Christian insurance participants losing coverage

FRANKFORT, Ky. (AP) — Members of a Christians-only health insurance plan will lose their coverage on Thursday under a judge's order to cease operations.

Franklin County Circuit Judge Thomas Wingate found that Medi-Share doesn't comply with Department of Insurance regulations and won't be allowed to operate in Kentucky.

That means some 800 Kentuckians have only one more day of coverage.

"We just don't think the Department of Insurance or Judge Wingate thought through the reality that you have 800 people now that, overnight, have nothing," said Medi-Share President Tony Meggs. "The state, with Medi-Share, should come together to provide some type of transition for these people."

Meggs said members of the Christian health plan were being notified Tuesday that the program ends Wednesday night. Meanwhile, Meggs said attorneys are urging Wingate to reconsider the abrupt end to the program in Kentucky to allow time for members to find other insurance coverage.

In a letter to Wingate, Medi-Share participant Ellen Johns urged him to protect the ministry. Johns, who works in a Louisville chiropractic office, said Medi-Share is helping to pay medical expenses for her child who will require medical treatment for the next year.

"If it were not for Medi-Share sharing these expenses with us, we would not be able to afford these treatments for our baby girl," Johns said.

Medi-Share closely resembles secular insurance, but only allows participation by churchgoers who pledge to abstain from alcohol, tobacco, drugs and sex outside of marriage.

The Department of Insurance had notified Medi-Share participants earlier this month to get different policies immediately. That move followed Wingate's ruling that Medi-Share, a Florida-based cost-sharing ministry, doesn't meet the state's insurance code.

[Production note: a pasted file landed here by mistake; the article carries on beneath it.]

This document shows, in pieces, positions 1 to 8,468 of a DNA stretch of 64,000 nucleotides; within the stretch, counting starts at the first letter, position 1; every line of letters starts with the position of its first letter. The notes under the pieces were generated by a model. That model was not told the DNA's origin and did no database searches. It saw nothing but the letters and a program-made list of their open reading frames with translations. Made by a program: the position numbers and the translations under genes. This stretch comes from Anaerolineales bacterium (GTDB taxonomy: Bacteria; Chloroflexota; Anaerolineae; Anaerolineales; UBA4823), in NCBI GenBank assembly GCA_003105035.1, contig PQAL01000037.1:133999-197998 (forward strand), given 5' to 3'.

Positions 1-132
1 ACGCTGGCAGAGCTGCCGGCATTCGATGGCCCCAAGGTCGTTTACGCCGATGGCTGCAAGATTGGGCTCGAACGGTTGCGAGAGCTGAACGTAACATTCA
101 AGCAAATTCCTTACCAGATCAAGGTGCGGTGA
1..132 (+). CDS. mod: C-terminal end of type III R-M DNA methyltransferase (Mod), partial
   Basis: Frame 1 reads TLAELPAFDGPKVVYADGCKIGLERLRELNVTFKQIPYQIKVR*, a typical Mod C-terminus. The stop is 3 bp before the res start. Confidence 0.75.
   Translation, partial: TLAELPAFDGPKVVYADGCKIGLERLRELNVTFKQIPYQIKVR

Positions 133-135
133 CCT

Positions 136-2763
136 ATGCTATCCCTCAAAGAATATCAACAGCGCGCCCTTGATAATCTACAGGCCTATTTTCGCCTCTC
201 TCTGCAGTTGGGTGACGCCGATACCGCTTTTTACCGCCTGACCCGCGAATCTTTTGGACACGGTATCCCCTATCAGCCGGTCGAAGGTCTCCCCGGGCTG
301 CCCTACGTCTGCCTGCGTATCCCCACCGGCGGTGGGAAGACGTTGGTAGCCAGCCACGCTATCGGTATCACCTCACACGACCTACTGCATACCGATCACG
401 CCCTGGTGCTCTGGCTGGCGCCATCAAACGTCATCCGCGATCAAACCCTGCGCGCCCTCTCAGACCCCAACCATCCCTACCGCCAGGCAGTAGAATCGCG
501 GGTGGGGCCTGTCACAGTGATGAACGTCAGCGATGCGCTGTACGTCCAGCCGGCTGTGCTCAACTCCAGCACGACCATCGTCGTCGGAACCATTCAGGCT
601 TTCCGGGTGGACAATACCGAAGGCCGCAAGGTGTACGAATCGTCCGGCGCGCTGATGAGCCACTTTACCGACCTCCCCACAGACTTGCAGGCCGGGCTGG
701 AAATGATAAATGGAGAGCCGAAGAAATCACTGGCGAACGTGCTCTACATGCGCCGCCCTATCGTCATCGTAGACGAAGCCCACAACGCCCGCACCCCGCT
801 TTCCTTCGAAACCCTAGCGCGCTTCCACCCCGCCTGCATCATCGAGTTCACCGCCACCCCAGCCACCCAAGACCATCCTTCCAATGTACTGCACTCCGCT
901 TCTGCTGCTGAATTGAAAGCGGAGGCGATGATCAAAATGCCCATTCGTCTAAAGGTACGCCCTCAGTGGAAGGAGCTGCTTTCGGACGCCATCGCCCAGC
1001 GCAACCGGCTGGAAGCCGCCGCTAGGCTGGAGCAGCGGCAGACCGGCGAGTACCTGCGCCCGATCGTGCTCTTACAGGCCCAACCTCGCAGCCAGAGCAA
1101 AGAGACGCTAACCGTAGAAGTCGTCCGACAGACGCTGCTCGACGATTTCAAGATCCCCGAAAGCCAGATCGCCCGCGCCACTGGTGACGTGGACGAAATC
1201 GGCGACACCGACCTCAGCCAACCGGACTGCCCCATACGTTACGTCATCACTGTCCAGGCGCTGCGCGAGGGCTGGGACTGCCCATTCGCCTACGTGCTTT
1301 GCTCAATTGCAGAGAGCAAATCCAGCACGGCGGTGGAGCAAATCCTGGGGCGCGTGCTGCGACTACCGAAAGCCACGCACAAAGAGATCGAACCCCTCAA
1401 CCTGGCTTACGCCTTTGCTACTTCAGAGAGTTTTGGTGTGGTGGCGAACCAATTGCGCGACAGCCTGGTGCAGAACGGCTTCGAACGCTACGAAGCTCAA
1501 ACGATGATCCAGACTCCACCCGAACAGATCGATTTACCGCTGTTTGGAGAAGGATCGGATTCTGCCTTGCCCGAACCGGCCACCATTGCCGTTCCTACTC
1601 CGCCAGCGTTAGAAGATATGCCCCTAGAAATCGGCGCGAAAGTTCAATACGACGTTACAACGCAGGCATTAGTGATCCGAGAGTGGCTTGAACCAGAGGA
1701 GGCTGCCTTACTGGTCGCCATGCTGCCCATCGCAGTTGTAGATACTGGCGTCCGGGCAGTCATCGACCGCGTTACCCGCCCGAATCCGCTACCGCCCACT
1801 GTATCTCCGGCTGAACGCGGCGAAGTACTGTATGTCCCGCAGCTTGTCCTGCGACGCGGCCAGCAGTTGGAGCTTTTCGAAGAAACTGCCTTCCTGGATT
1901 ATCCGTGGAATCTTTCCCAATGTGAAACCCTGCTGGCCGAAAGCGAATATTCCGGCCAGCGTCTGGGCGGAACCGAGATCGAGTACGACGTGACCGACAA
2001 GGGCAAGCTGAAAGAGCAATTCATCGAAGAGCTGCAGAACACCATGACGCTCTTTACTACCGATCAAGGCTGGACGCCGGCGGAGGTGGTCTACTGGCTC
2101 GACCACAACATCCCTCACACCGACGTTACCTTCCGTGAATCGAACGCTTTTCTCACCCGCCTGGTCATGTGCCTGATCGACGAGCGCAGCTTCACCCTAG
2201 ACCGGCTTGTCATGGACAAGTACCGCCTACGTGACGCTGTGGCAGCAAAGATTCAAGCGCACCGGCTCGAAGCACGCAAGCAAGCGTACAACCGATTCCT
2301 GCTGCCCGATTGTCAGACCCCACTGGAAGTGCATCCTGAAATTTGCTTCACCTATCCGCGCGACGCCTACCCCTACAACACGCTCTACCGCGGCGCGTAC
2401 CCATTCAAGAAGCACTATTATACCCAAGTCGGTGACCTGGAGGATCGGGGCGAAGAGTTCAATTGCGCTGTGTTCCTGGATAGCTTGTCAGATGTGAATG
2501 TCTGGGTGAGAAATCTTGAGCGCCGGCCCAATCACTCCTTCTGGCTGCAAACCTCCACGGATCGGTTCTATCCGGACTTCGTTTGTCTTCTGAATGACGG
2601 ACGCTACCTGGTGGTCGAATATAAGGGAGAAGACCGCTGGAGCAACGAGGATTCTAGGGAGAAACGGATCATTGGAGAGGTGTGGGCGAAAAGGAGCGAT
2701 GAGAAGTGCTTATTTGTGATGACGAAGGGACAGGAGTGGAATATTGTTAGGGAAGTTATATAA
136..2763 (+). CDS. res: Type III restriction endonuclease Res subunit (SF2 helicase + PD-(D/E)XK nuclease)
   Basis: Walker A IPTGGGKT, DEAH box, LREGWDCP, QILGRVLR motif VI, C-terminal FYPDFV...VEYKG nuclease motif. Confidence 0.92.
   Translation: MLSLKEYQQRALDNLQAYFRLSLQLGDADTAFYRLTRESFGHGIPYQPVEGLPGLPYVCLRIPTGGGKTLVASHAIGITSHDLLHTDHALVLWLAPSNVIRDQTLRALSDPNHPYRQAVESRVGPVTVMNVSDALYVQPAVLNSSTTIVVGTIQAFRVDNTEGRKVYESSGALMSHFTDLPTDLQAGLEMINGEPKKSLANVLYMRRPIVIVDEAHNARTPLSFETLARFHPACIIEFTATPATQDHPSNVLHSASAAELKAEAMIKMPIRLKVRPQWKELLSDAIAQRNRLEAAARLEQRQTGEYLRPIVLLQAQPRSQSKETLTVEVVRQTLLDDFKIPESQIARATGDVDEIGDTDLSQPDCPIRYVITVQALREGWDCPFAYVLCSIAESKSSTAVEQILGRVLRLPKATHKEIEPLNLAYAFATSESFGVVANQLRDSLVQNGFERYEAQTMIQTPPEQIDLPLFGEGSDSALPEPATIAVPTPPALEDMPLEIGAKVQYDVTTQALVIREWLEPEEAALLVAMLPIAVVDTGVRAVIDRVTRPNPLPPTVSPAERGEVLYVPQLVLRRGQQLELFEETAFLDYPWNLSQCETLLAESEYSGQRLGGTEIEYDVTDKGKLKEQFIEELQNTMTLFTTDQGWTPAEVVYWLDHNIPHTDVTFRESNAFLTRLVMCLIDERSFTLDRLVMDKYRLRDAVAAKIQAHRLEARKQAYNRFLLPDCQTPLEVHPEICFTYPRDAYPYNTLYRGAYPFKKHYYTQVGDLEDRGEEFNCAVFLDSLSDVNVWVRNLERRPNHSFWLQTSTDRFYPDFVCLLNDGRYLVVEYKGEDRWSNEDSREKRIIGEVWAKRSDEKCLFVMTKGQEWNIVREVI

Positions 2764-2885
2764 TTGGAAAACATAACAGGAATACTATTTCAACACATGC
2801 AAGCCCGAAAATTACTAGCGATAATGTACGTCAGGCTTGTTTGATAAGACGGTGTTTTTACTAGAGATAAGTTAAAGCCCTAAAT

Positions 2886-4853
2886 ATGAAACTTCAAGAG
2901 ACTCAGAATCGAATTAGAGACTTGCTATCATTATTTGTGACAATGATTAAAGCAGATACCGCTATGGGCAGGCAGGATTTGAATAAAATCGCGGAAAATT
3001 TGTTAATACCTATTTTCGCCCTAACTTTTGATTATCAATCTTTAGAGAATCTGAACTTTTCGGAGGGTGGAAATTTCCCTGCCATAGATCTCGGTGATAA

The Department of Insurance provided a list of insurers that could provide individual coverage to Medi-Share members.

In a decade-long legal battle, Kentucky officials have been in the unenviable position of pushing to regulate a Christian ministry in a Bible belt state. The Department of Insurance took the case to court because of concerns that some Christians might mistakenly believe they're paying into an insurance plan that guarantees coverage if they're hospitalized. Medi-Share offers no such guarantee.

Medi-Share contends that its participants aren't buying insurance, but are involved in a charitable endeavor to help cover medical bills of fellow Christians and potentially have their own expenses covered should the need arise.

Meggs testified in August that the group has helped arrange for Christians across the country to pay some $25 million in medical bills for Kentucky participants over the past 10 years.

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